Here's another austerity cartoon, from the same Pick of Punch annual that I wrote about in
"Austerity Patchwork". I put some references at the end there explaining the history of WWII clothing restrictions. I don't know the significance of August, but maybe it was the first month after publication that readers would have been allowed to obtain new coupons.
Two clothes moths are on a jacket hanging in a wardrobe. It has holes in. One moth is saying to the other 'Careful, dear! This one's got to last us until August!"
I found this in a 1942 Pick of Punch annual. It's not about colour, but is fun nevertheless.
For anyone who doesn't know the history of WWII clothing restrictions,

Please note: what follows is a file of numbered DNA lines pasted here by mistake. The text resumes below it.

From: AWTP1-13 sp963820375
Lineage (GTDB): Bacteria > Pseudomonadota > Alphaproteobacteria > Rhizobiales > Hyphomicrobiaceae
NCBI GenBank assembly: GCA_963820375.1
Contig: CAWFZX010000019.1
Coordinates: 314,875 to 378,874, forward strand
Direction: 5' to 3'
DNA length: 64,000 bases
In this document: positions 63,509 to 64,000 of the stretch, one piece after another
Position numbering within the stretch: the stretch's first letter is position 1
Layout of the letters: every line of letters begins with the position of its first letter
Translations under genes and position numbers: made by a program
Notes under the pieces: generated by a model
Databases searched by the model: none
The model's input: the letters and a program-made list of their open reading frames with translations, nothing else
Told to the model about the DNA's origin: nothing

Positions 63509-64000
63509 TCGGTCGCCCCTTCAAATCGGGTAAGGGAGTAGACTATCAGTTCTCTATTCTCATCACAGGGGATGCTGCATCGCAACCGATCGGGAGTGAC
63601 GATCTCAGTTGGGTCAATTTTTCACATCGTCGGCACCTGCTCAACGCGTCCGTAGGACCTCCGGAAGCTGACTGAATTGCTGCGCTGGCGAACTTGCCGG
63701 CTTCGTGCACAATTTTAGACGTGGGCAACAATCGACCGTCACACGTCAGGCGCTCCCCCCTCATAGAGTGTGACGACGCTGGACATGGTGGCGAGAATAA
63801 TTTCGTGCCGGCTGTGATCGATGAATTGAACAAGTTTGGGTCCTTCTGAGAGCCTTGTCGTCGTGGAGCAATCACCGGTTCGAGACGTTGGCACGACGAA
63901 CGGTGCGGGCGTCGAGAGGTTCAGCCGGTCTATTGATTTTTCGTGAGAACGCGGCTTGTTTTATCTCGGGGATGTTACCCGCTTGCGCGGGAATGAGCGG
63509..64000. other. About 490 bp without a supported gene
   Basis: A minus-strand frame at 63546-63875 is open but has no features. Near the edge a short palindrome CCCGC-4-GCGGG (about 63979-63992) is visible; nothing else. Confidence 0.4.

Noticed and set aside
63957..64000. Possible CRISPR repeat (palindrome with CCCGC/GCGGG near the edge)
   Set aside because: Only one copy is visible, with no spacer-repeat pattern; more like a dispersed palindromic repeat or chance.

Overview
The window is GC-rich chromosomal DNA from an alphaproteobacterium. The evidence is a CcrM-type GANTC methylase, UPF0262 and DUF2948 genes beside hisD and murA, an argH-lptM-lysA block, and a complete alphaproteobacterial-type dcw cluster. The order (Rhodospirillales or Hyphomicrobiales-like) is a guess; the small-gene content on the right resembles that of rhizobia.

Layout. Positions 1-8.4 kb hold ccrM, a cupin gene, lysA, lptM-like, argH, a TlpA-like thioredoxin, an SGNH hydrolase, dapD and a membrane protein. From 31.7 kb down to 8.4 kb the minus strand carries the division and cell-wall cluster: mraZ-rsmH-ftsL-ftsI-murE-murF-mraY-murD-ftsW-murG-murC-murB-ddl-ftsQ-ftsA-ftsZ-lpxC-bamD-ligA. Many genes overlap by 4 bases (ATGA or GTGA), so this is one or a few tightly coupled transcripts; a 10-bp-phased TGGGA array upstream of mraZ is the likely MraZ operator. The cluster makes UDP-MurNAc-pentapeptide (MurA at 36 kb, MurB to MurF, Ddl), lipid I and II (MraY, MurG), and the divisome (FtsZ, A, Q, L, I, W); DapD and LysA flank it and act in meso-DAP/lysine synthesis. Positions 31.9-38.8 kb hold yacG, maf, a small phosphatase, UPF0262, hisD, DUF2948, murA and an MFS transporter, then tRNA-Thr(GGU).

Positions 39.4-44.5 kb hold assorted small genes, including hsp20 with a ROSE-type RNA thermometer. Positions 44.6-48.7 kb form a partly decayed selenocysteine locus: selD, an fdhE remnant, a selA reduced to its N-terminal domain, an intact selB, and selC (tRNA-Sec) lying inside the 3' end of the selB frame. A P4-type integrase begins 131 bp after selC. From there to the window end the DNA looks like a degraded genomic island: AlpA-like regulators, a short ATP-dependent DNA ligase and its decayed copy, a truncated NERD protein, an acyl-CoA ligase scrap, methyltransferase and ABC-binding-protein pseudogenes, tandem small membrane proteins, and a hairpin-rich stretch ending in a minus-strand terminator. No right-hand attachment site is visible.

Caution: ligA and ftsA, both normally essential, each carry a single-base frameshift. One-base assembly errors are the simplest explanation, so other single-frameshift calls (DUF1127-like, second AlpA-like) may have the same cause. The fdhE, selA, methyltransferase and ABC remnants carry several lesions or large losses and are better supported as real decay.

this article † from the National Archives explains it, including the rôle of Norman Hartnell and Hardy Amies, their styles, and how ration coupons worked. There's another explanation
here ‡ from the Imperial War Museum.
† "Fashion or ration: Hartnell, Amies and dressing for the Blitz" by Robert Daoust, The National Archives
18 February 2010
‡ "How Clothes Rationing Affected Fashion in the Second World War" by Laura Clouting and Amanda Mason, Imperial War Museum
5 January 2018
A men's outfitters.
A customer is walking away from the counter and out of the shop, wearing a suit. The jacket and trousers are made from rectangles of differently-textured and patterned materials stitched together. The tailor is saying to his assistant, "And there goes the last of the pattern-books."